Commerce Commission rules out milk price inquiry

The Commerce Commission says it will not hold an inquiry into milk prices, but is open to hearing arguments.

The Commerce Commission says it will not hold an inquiry into milk prices, but is open to hearing arguments.

Consumer groups and the Green Party recently called for a commission investigation into milk prices because of claims that Fonterra had an effective monopoly: the company collects over 90 percent of the milk produced in New Zealand.

At Parliament's commerce select committee this morning, commission chairman Dr Mark Berry said the organisation had an understanding of milk price issues through its work.

"At this time we see no reasonable circumstances to commence a price control inquiry into the price of milk," he told MPs.

"We do have an open mind and I have recently written to Consumer New Zealand, which is behind this campaign, inviting them to come in and have a discussion, make submissions to us.

"We have outlined to them relevant terms of reference that we are going by in relation to any such matters."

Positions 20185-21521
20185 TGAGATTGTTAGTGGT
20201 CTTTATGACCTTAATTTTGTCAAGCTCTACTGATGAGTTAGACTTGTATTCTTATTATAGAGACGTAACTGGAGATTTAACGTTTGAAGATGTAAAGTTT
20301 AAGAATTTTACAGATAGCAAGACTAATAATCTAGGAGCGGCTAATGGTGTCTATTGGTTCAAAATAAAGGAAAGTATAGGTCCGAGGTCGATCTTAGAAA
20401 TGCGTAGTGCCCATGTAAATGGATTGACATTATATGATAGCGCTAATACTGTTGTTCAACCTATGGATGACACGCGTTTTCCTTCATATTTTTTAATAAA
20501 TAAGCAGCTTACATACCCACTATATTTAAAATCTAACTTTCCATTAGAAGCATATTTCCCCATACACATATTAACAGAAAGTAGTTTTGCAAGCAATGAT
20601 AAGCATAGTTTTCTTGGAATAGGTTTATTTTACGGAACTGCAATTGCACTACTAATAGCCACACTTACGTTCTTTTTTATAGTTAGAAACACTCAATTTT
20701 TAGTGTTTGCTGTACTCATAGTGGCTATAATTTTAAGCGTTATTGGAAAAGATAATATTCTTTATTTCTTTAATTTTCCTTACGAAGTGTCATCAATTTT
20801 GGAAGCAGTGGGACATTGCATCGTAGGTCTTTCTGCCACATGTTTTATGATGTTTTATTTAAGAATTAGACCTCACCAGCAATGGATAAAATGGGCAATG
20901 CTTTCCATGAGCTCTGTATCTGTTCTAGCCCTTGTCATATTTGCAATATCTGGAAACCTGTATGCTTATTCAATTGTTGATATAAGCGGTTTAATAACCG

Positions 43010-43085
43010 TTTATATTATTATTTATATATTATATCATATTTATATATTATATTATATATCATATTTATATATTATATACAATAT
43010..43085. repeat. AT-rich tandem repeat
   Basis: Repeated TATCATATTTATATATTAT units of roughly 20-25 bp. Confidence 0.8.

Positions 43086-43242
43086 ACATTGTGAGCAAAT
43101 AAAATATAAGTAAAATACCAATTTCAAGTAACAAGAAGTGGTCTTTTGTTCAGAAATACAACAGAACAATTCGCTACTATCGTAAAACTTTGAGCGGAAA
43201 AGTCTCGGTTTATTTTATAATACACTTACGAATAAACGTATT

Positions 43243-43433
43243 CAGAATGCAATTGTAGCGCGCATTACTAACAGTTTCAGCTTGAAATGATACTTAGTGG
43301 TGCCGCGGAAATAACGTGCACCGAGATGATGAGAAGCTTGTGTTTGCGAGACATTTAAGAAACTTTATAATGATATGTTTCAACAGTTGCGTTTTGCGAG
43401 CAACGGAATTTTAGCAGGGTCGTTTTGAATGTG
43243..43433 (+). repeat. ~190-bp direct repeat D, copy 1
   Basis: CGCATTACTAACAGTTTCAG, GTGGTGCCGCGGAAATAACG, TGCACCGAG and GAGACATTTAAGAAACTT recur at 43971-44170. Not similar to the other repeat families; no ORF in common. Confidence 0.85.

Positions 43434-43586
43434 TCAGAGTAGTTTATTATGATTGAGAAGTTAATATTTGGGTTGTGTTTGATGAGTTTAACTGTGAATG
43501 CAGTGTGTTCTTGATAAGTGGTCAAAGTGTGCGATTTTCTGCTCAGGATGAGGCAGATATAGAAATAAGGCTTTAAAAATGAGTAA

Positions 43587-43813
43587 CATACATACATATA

Fonterra chief executive Andrew Ferrier yesterday said there was no need for an inquiry. Milk prices were set as part of a normal commercial process and New Zealanders had to get used to being part of the global market, he said.

Fonterra Brands recently froze the wholesale price of its domestic milk until the end of the year - a decision Mr Ferrier said was "good for business".

The cooperative said yesterday that farmers would benefit this season from one of the highest milk payouts seen, a surplus of around $8/kg milksolids which was likely to result in an average of $900,000 being available for each farmer.

Last week the Government received an Agriculture Ministry report warning of continuing high prices driven by overseas dairy prices.

The report showed the retail price of milk rose from $1.69 per litre last June to $1.82 in January, and advised that Government intervention to reduce prices was not a sustainable solution.

Agriculture Minister David Carter said it would be a bad decision for the Government to intervene to lower domestic prices.

"We're a nation that argues passionately for the chance to freely trade to other markets in the world. We would ruin a well-established reputation around an advocate for free trade if we were now attempting to put subsidies in place domestically."

The report said the Government's Dairy Industry Restructuring Act 2001 (Dira), under which Fonterra was required to provide milk to its competitors, had increased competition, but it could not say to what degree.

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